So I know I’m not the only one, but therein lies the problem: I am not the only one, and so I am not outstanding. Everything I have done, and am doing, and will do has been done by someone already, and most likely been done better.

There are folks who defy this paradigm, but I am not one of them. I do not possess the talent, I do not possess the drive, I do not possess the potential for greatness. There are many days when I feel as if I do not even possess the ability to be good in what I do, and it is an exhausting, ever-present fear that only serves to further lower my belief in myself and in what I do.

But I try my best all the same, and I hope that it is enough.

Of Days Like Sandpaper

I came across an explanation once, that said functional depression is the kind that makes you forget the steps to a task, so your mind thinks it overwhelming. And I don’t know what kind of depression I have, or if I have it at all; if I’m not just lazy, or sleep deprived, or ungrateful, or just physically crippled.

All I know is that I can lie down in a room with every surface overflowing with old clothes and notes and used make-up bottles and stationery and technology and layers upon layers of dust and grime, and know that it is not fine yet not care anyway,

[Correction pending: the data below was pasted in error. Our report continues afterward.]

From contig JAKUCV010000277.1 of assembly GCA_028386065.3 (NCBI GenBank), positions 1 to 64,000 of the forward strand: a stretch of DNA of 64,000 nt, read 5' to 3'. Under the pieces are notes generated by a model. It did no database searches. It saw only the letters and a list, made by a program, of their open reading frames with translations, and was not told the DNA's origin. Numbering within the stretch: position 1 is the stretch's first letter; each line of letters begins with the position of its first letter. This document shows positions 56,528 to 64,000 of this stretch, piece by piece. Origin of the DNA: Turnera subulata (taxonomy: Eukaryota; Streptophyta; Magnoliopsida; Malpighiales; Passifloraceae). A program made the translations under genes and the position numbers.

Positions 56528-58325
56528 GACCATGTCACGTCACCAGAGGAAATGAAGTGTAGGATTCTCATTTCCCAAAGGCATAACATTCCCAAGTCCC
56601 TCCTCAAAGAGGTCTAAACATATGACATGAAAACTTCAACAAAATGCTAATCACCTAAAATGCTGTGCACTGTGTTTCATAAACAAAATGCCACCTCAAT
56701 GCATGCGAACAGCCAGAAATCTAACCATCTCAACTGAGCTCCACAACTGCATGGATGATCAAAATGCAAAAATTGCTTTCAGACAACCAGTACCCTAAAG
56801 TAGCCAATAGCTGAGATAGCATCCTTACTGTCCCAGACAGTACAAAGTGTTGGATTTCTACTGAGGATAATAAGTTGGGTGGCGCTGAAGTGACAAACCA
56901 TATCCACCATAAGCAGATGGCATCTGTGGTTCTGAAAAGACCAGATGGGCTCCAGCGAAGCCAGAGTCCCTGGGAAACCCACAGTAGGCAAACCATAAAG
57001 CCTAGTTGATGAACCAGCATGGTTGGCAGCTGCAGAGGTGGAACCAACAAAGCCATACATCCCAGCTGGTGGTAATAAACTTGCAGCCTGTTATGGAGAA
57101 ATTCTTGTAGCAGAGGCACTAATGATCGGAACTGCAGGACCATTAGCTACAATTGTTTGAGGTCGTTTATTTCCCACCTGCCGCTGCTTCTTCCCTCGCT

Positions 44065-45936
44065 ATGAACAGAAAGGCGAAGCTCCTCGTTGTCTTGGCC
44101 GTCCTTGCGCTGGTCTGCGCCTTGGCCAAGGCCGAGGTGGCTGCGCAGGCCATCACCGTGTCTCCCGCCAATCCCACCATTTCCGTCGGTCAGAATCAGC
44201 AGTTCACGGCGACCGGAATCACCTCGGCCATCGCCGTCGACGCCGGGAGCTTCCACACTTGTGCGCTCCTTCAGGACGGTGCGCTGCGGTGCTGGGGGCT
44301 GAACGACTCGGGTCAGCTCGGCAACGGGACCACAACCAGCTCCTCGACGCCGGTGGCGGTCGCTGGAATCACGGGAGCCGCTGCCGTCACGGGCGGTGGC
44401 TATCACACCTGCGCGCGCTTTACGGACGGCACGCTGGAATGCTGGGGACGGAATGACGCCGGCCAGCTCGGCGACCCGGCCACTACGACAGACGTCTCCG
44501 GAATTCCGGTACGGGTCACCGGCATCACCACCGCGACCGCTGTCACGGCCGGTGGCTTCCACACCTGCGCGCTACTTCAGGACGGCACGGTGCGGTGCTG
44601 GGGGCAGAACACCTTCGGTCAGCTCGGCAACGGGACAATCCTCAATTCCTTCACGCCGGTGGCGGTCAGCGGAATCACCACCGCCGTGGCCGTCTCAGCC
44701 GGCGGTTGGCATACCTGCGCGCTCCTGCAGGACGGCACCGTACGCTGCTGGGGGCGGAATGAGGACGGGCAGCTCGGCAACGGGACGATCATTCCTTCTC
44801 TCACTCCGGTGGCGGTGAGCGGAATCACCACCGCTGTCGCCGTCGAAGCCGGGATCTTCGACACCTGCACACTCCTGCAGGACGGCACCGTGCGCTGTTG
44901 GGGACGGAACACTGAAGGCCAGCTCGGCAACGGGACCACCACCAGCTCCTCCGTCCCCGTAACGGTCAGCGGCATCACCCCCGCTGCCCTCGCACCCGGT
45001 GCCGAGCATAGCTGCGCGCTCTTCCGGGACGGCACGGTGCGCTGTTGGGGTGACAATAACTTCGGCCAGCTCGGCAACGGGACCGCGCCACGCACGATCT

All I know is that I sleep in and can’t cook and don’t work as I am always tired and my flesh prison is always aching or not listening to me.

All I know is I skip classes or attend and don’t take notes, start projects but never finish them, makes lists and delay completing each item, again and again and again, even though I know better.

(Am I just entitled and vapid and useless? Do I not even have a reason for it?)

All I know is that I am exhausted – after I shower; after I clean; after I climb up and down the stairs once; after I wake up. Exhausted, and scared of my inability and my instability of body and mind.

To me, depression is neither as black as the void or as white and fuzzy as fog; it is simply that moment (upon moment upon moment, until it is a day in a moment) of numbness and wrongness when one puts on clothes that rub their skin strange, when one sits on their legs too long, when one writes without thinking or feeling – when words are no longer coherent descriptors, just pain sharp bright tired tired tired

Depression, to me, is not knowing what anything is, least of all your own existence.